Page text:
Pranav Malhotra Profile picture
Sep 13, 2020 12 tweets 4 min read Read on X
Okay, so I watched #TheSocialDilemma last night and some elements of it really annoyed me and I’m still thinking about them. So, here’s a thread. (1/12)
Half of the documentary really plays into the pathologizing social media use as an addiction narrative. This narrative has been challenged by many people (e.g. ). @mariek_vda also talks about this in her work on digital well-being. (2/12)
When framed in this way, the alternative presented is complete abstention from social media. This is also what is pushed in the documentary (they’re still talking about screen time as one thing!). We know that moderate and especially active use can also be beneficial. (3/12)
The documentary also correlates the rise in mental health issues after 2011 to the popularity of mobile social media and makes a causal argument. Again, many people have challenged this. Here’s a video from @sonialivingstone (4/12)
What is shocking is that this moral panic-type argument about our kids being destroyed is left in without anyone challenging it. Maybe ask people like @Livingstone_S who have spent their lives researching children and social media? (5/12)
Okay, so the other thing, most of the documentary is based on tech designers talking about how they regret building platforms designed to keep people engaged. Talk about humane and ethical design is great and a good conversation to have. (6/12)
But no one ever even acknowledges that most of these designers and leaders at these companies are white dudes (or UC Indians in some cases). Why is that acknowledgment important you may ask? (7/12)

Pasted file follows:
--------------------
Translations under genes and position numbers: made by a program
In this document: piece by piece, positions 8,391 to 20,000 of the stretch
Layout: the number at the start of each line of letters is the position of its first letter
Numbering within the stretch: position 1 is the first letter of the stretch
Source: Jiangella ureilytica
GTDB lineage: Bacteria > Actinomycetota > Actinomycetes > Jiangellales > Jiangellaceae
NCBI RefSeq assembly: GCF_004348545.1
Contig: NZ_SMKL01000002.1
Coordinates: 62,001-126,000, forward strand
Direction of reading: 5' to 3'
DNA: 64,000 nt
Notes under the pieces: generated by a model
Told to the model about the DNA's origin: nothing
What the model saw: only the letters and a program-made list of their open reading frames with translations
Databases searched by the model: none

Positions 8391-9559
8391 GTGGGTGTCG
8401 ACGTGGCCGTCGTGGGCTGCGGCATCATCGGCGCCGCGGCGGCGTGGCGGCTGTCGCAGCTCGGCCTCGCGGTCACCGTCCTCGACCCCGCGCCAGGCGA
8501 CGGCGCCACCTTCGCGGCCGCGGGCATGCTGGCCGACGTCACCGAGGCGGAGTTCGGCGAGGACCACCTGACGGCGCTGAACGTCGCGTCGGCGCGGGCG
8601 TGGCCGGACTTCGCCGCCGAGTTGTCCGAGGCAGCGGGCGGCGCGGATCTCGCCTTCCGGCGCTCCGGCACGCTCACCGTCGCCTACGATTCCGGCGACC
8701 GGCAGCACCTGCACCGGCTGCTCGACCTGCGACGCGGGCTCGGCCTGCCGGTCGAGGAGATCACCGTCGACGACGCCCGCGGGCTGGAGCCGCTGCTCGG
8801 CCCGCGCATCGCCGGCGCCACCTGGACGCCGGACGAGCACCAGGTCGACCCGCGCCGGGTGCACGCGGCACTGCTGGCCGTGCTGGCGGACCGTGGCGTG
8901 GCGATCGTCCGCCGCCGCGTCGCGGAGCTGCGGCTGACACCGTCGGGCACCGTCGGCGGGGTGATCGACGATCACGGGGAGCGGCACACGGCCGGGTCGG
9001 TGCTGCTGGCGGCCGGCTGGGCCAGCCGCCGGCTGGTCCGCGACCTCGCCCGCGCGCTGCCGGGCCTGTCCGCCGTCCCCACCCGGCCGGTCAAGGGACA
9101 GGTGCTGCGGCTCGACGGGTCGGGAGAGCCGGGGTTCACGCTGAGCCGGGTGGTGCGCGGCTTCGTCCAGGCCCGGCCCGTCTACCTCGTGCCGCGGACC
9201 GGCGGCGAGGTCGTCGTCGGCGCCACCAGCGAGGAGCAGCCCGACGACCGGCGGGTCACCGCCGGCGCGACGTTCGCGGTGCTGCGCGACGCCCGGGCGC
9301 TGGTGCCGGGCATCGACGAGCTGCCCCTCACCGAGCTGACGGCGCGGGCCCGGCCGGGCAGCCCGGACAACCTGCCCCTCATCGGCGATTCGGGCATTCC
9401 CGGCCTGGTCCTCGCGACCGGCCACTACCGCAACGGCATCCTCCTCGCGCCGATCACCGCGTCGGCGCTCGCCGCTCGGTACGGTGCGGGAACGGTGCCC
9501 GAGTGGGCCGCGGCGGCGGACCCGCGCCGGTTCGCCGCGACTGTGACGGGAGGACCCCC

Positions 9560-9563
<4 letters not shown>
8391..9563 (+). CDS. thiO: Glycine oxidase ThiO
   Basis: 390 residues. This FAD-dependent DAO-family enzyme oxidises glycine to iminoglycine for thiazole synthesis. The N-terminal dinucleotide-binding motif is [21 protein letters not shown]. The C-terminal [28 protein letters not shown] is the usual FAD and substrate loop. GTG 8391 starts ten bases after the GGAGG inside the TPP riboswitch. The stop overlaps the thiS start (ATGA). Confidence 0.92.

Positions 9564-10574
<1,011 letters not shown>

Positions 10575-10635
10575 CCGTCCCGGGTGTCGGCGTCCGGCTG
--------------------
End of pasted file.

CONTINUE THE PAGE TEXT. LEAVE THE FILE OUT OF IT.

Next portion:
For all they dystopian well-being stuff mentioned above, there is no mention of online harassment and doxing. Maybe having people from marginalized groups as designers and leaders can help you recognize how platforms can be weaponized? (8/12)
Many of the people interviewed also frame their contribution as “oh we thought we were building a technology to spread good in the world.” There is so much great critical work on why that framing is very problematic. Here’s the classic on this:… (9/12)
You cannot underplay your role in building something run by capitalistic logic by relying on this naïve technological determinism trope just because you say you’ve now seen the light. (10/12)
There are so many other things that I don’t have the energy to write about. For instance, there is a whole section on Google’s search algorithm but no mention of @safiyanoble 's work. So much on FB, nothing from @sivavaid. (11/12)
I appreciate their effort in alerting people about data privacy issues. But they also propagate certain harmful narratives that will be reinforced because a lot of people will see this. Fin. (12/12)

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